input multiplexer circuitry associated with the digital signal processing block, the multiplexer circuitry being controllable to select as input signals to the digital signal processing block either (a) signals from the network or (b) signals from the block with shift register capability that are conveyed to the multiplexer circuitry directly via dedicated signal routing that does not use the network.
22. A programmable logic device comprising:
a plurality of blocks of generic programmable logic resources;
a block of RAM;
a digital signal processing block;
a network of general interconnection resources for conveying signals between the blocks of generic programmable logic resources, the block of RAM, and the digital signal processing block; and
input multiplexer circuitry associated with the digital signal processing block, the multiplexer circuitry being controllable to select as input signals to the digital signal processing block either (a) signals from the network or (b) signals from the block of RAM that are conveyed to the multiplexer circuitry directly via dedicated signal routing that does not use the network.
23. A programmable logic device comprising:
a plurality of blocks of generic programmable logic resources;
a switching block;
a digital signal processing block;
a network of general interconnection resources for conveying signals between the blocks of generic programmable logic resources, the switching block, and the digital signal processing block; and
input multiplexer circuitry associated with the digital signal processing block, the multiplexer circuitry being controllable to select as input signals to the digital signal processing block either (a) signals from the network or (b) signals from the switching block that are conveyed to the multiplexer circuitry directly via dedicated signal routing that does not use the network.
Description
BACKGROUND OF THE INVENTION

As applications for which programmable logic devices (PLDs) are used increase in complexity, it has become more common to design PLDs to include “function-specific blocks” (FSBs) in addition to blocks of generic programmable logic resources. Typically, an FSB is a concentration of circuitry on a PLD that has been partly- or fully-hardwired to perform one or more specific tasks, such as a logical or a mathematical operation. An FSB may also contain one or more specialized structures, such as an array of configurable memory elements. Examples of structures that are commonly implemented as FSBs include: multipliers, arithmetic logic units (ALUs), barrel-shifters, various memory elements (such as FIFO/LIFO/SIPO/RAM/ROM/CAM blocks and register files), AND/NAND/OR/NOR arrays, etc., or combinations thereof.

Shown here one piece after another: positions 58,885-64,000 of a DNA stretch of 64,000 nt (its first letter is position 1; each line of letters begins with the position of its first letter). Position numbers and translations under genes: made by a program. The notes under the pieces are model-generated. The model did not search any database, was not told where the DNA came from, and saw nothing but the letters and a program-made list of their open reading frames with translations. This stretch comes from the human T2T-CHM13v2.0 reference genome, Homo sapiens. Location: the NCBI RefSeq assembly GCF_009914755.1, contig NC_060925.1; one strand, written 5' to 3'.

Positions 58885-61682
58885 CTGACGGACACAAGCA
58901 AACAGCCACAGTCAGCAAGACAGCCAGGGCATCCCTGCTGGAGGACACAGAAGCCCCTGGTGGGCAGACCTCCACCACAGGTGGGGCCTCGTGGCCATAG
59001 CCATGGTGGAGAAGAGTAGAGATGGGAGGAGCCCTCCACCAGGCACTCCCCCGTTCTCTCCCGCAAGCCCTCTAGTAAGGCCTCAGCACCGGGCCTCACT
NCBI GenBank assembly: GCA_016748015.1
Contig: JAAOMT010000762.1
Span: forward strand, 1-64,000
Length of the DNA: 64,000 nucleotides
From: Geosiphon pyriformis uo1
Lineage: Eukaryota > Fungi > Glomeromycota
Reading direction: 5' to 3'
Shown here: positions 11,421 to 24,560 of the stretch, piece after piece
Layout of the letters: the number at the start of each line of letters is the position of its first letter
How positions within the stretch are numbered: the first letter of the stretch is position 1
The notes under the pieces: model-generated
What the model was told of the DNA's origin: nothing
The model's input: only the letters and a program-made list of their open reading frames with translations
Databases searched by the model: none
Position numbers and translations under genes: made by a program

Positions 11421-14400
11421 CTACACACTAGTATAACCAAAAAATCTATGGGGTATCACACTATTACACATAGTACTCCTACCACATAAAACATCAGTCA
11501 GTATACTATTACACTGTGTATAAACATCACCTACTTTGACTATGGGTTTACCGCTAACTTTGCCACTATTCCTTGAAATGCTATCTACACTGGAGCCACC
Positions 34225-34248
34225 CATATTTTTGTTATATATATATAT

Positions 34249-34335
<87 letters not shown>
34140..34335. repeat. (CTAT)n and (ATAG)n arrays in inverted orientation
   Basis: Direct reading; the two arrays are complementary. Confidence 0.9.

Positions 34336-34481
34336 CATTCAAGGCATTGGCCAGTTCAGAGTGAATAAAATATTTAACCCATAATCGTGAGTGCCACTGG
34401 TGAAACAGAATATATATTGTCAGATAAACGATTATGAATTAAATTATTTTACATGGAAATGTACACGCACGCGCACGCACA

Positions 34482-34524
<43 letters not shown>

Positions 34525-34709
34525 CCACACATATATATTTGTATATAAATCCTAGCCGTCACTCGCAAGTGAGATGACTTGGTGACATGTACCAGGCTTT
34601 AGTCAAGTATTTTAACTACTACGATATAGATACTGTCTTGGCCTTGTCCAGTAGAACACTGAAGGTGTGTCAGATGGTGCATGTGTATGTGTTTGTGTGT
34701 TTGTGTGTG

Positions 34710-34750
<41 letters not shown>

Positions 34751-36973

While the availability of FSBs on a PLD may lessen the need for programmably implementing such structures in soft-logic (e.g., by piecing together and configuring several blocks of generic programmable logic resources), the nature of the functions implemented in FSBs are often those which require inputs and/or outputs that are several bits wide (i.e., multi-bit signals). As a result, significant interconnection resources may be required simply for routing input and output signals to and from FSBs. The need for interconnection resources may be further compounded when FSB output signals undergo additional processing, such as bitwise/logical/mathematical operations, signal conditioning/manipulation, combination with output signals from other FSBs, and the like.

For many FSBs, the silicon area taken up by the interconnection resources is significant. In fact, the interconnection resources may be comparable or even larger than the logic to implement the functionality of the FSB. It is therefore an object to increase the functionality of FSBs (and sub-blocks internal FSBs) without significantly increasing the cost in silicon area by more efficient use of interconnection resources.

SUMMARY OF THE INVENTION

The present invention relates to PLDs wherein dedicated routing interconnects are provided to facilitate the input of signals into a FSB (e.g., one or more sub-blocks internal to the FSB) while allowing interconnection resources to be conserved. Outputs from logic groupings that preferably neighbor a FSB are utilized to expand the functionality of the FSB.